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How to Have an Epic Summer Camping Trip

Camping is a rite of passage when you’re young, and it’s always a memorable occasion when you go with family or friends. You bond with each other and the landscape, releasing mental and emotional stressors that help you come together and get back to basics. If you do it right, it’s an epic and unforgettable experience.

When you focus on all the things you forgot or all that could go wrong, your summer camping trip won’t be so epic after all. Mosquitoes attack. There’s no breakfast or burnt breakfast. You get a flat and can’t drive out for supplies at the nearest store, which happens to be tens of miles out of camp. Your bait might as well be someone saying, “Here, fishie, fishie… Fishie?”

You’re stuck in a campsite full of sweaty, cranky folks who can’t wait to get back home when the idea was to get the heck out of dodge in the first place. Stop your tent slinging and poking the antagonism bear with the “everybody sucks” stick.

Your family can have the camping trip of a lifetime when you come prepared, share the work burden and let go of stress to spend time enjoying your beautiful surroundings:

Location, Location, Location

“Location is everything,” real estate and travel agents tell you, and that’s especially true for your campsite. It’s a rare occasion that you can just show up to pitch your tent and score a site close to the bathrooms. Some locations might even require reservations.

Proximity to amenities is everything. Being able to enjoy a nice shower after a long day of hiking or fishing will make a significant difference in your gang’s mood. The drive may be worth it and affordable for the amenities alone.

Consider needs that are specific to your group. What else do you need or want proximity to? Are members of your group really into fishing, kayaking or bird watching? A beautiful view makes a big difference, with larger rocks and big trees to nestle you in a private area.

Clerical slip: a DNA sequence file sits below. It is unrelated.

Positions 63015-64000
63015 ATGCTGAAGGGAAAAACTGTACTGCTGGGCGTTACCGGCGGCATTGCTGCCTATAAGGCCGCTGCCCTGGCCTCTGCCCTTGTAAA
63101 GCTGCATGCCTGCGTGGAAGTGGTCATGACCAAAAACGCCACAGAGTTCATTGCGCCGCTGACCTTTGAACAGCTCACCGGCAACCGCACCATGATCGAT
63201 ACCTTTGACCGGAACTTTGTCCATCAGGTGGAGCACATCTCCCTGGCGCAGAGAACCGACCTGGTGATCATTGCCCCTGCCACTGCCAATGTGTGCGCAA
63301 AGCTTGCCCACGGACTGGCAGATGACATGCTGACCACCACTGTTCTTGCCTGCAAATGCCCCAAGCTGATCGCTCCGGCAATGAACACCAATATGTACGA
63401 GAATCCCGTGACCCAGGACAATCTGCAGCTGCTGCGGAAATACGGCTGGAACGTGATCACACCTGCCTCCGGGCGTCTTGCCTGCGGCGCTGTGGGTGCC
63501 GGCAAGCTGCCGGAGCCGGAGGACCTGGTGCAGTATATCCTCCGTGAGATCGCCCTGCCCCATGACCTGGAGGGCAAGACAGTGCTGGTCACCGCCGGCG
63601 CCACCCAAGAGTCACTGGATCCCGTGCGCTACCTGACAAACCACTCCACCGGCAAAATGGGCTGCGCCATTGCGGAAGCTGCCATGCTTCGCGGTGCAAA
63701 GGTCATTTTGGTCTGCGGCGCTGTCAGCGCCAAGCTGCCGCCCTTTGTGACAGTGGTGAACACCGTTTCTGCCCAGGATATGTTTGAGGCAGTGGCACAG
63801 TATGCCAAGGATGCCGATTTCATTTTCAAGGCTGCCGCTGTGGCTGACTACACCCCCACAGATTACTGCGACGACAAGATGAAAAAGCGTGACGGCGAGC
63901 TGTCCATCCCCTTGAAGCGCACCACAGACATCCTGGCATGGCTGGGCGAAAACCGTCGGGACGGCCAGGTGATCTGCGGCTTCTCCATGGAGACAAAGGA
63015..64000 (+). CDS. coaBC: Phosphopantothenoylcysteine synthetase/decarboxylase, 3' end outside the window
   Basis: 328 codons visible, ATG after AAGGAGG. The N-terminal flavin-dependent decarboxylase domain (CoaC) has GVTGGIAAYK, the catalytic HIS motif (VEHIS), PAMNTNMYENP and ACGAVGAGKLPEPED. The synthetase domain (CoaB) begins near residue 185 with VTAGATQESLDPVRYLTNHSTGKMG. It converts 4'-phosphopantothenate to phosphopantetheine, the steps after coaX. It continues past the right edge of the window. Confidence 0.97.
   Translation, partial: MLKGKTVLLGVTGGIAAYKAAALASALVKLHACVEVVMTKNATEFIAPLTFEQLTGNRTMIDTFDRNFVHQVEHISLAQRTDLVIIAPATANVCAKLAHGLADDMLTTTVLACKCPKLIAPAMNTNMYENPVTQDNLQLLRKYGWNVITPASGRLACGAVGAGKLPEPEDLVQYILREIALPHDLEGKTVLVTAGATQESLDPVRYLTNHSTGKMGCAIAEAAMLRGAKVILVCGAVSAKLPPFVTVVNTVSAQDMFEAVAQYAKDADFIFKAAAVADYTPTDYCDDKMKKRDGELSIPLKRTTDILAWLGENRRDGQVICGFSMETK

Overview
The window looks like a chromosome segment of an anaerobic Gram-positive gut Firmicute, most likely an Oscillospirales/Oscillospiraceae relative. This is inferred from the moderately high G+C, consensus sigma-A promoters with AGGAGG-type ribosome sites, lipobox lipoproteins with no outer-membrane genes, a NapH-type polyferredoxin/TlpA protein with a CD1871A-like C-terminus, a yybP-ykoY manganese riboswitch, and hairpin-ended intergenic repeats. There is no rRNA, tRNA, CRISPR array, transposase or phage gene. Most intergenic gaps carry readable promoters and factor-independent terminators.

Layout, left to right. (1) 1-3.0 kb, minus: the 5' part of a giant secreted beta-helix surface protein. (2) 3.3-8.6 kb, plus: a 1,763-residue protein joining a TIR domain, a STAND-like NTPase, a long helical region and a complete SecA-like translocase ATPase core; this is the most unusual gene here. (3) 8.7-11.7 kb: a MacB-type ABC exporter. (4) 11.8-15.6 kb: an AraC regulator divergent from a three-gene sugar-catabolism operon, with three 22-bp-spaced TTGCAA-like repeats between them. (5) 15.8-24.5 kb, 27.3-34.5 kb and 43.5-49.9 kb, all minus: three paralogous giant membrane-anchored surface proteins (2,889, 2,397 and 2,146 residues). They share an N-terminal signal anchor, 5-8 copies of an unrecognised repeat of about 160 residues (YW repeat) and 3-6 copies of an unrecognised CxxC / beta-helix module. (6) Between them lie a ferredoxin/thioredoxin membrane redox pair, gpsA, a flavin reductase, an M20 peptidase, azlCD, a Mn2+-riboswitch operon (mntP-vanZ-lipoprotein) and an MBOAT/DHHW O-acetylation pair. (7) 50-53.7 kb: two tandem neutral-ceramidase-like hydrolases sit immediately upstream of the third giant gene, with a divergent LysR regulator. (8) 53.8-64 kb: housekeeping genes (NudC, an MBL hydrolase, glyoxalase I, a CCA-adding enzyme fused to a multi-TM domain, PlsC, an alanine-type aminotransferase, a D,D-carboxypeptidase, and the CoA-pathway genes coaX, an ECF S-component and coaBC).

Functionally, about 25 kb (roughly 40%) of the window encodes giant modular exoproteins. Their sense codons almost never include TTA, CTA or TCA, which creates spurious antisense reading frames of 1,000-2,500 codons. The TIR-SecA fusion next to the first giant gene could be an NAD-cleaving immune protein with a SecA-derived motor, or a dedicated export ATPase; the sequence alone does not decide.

How far do you want to travel to get away from it all? How about driving to a dark skies campground for a view of the stars without light pollution? These factors will help you determine the location of your campsite and serve as a great reminder of why you came together to get away when your kids start acting out or refusing to pitch in.

Do Your Research and Bring Supplies

Bringing supplies based on your environment and family’s needs is a crucial step in your camping preparation. For example, if you’ve you decided to go camping in the desert for the view of the stars,  you’ll need extra water and clothes for hot and cold weather since desert temperatures differentiate dramatically between day and night. Get to know the area you’ll be camping in, from temperature fluctuations to the types of animals or threats of wildfire you could encounter.

It’s important to be prepared with the right camping supplies. If you’re planning to drink lake water, check with local authorities first about the water quality and plan to boil it first no matter what. If camping in a dry climate or a high altitude, rest often and keep yourself nourished.

It’s an excellent idea to make a camping supplies checklist ahead of time and print it out to make your shopping trips and packing less hectic. Obviously, you’ll need a tent, but if you go hiking with it, you need to make sure you can carry it. Your tent will need proper ventilation and protection from bugs. Make sure your sleeping bag is padded and appropriate for area temperatures. A multipurpose utility knife and tool is always handy to have. Plan meals in advance and freeze what you can.